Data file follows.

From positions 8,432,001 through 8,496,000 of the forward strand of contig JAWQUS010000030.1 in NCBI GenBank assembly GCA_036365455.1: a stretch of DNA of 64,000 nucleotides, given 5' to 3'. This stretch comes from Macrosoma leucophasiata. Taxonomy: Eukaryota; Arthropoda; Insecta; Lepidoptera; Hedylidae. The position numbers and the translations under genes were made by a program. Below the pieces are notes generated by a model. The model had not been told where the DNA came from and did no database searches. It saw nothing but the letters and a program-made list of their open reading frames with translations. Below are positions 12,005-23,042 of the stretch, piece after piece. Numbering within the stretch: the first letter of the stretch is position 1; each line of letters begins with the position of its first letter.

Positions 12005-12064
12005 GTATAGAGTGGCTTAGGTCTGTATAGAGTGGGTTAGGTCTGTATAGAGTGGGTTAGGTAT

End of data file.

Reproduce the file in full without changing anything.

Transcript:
From positions 8,432,001 through 8,496,000 of the forward strand of contig JAWQUS010000030.1 in NCBI GenBank assembly GCA_036365455.1: a stretch of DNA of 64,000 nucleotides, given 5' to 3'. This stretch comes from Macrosoma leucophasiata. Taxonomy: Eukaryota; Arthropoda; Insecta; Lepidoptera; Hedylidae. The position numbers and the translations under genes were made by a program. Below the pieces are notes generated by a model. The model had not been told where the DNA came from and did no database searches. It saw nothing but the letters and a program-made list of their open reading frames with translations. Below are positions 12,005-23,042 of the stretch, piece after piece. Numbering within the stretch: the first letter of the stretch is position 1; each line of letters begins with the position of its first letter.

Positions 12005-12064
12005 GTATAGAGTGGCTTAGGTCTGTATAGAGTGGGTTAGGTCTGTATAGAGTGGGTTAGGTAT